Each week, the editors of Jenny Magazine sit down with either fellow literary magazine editors or past Jenny contributors for short interviews. This week’s interview is with Ani King, editor in chief of Syntax & Salt: Stories, A Journal of Magical Realism.
What style of work do you prefer, if any?
While I think we have pretty eclectic tastes at Syntax & Salt, we definitely lean towards literary works with a strong, defined voice. Ken Liu, Catherynne Valente, Kelly Link, Karen Russell, Nnedi Okorafor, Isabel Allende, to name a very few, are among some of our overall favorites who have incredible flexibility with their tone and style.
What other literary magazines do you admire?
This is bound to be an incredibly long list, but in particular I love publications that always manage to attract and publish the unique or surprising. I try to read a variety: well-established publications like Strange Horizons, Clarkesworld, Apex, Fairy Tale Review, and Tor.com; equally wonderful magazines that are still on the road becoming more well known, such as Strangelet, Axolotl, Sick Lit, Spilled Milk, or Inklette. There’s so much out there to admire, with the ability to easily set up online now.
What can a writer do to increase chances of being accepted?
Following submission guidelines is always a plus, but also taking the extra time to make sure a story is really ready to be submitted. Get critical feedback — often there are small plot holes that another reader might catch. Make sure characters have agency and purpose and don’t exist merely as a story device. Bend the rules, throw away old tired tropes.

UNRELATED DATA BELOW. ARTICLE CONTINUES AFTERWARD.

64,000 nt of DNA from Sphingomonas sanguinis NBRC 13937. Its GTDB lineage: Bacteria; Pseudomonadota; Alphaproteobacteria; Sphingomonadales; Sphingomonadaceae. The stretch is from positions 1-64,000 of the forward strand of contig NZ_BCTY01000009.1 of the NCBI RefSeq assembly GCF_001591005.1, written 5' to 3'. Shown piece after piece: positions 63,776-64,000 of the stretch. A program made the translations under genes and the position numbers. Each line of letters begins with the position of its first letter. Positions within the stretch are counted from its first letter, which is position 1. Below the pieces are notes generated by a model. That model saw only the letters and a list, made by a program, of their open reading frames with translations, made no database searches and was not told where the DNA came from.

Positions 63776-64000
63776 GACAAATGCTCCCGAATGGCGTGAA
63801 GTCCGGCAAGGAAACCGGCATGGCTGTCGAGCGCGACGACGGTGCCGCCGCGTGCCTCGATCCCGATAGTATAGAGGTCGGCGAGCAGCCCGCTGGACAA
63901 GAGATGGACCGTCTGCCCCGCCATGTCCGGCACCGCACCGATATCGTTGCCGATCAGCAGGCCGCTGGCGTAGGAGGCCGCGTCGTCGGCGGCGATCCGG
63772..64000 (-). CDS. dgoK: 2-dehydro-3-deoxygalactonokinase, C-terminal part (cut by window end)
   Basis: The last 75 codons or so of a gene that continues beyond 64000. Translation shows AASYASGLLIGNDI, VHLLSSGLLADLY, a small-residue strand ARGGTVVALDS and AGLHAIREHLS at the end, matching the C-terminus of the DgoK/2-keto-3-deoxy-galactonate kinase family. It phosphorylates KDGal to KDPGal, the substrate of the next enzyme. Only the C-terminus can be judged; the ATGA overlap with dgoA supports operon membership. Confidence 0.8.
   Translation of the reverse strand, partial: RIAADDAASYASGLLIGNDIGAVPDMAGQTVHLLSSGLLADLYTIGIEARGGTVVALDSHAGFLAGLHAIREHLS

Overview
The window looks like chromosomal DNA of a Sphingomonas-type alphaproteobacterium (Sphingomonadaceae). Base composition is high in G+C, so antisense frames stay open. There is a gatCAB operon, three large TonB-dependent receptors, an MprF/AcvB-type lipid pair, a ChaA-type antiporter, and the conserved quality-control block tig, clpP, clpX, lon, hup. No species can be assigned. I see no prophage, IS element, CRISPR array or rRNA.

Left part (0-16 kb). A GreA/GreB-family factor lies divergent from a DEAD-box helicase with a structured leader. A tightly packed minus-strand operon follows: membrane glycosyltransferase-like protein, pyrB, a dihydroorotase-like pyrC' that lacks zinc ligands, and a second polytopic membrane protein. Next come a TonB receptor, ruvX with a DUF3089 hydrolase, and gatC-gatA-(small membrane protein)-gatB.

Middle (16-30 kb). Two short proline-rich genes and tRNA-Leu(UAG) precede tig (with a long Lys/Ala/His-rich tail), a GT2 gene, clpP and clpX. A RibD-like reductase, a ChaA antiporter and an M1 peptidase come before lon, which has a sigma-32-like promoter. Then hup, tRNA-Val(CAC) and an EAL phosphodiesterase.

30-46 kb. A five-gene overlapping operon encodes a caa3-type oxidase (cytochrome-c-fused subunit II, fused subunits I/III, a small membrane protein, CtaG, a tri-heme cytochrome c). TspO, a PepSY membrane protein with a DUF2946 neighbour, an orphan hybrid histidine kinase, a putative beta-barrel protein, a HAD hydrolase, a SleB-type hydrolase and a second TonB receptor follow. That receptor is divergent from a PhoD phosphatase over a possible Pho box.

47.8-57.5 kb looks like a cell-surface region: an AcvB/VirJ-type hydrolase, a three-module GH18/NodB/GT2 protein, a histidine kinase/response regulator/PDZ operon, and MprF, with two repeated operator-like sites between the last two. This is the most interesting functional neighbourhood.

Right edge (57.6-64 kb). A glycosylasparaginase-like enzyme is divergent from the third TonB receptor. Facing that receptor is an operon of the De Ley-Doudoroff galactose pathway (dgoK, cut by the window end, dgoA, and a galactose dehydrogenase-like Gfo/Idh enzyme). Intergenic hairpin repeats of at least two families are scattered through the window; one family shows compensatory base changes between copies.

What do you feel makes your journal distinctive?
We strive for an array of voices and styles, rather than intentionally looking for an issue theme. I believe in the two issues we’ve put out there is at least one story for most readers to love, if not more. I hope too that the art is visually arresting.
What types of submissions are on your wish list?
I would love to see much, much more work from underrepresented communities, particularly women of color, LGBTQA writers, and stories from differently-abled persons. I believe that the literary community as a whole has an obligation to provide a place for these voices to be heard, and to eschew accepting stories that instead fetishize or appropriate from these groups.
What made you want to be an editor?
It wasn’t something I expected to happen, but in the case of Syntax & Salt, it happened I think because the magazine was my baby, and when the incredible group of writers that I run it with sat down to talk through it, likely the deciding factor was my deep control freak nature.
In all seriousness though, I really enjoy the detail work involved: layout and site design, working with the authors to make sure we’ve got everything right, choosing or creating the art, and enthusiastically promoting the work we feature. I feel incredibly fortunate to have the world’s greatest managing editor (Hi, Chelsea!), and the best readers who love magical realism.
What kind of things do you write?
For the most part I write short speculative fiction. I enjoy experimental forms and flash fiction quite a bit, though I’ve been turning my hand to poetry and plotting some longer works. I always have at least ten plates in the air, and I’m hoping to complete a collection of short stories this year that will stay together.
Where did you get the name of your magazine?
I’m a very prose-driven reader, and I think that syntax, like salt, can be the difference between a bland read, or a perfectly seasoned one.
What inspired your aesthetic?
The whole S&S staff and I have been in a writing group together for almost two years, and we found ourselves driven to read and write a lot of magical realism. At some point we realized that the next natural step was to provide a home for others to do the same.
What do you hope to accomplish with your magazine?
I aim to publish excellent stories and provide a home for the new, the weird, the old reimagined, and for first time authors, to give them a great experience in submitting and working through the editorial process.
Are you a past Jenny contributor or an editor at a literary magazine and interested in an interview? Send us an email.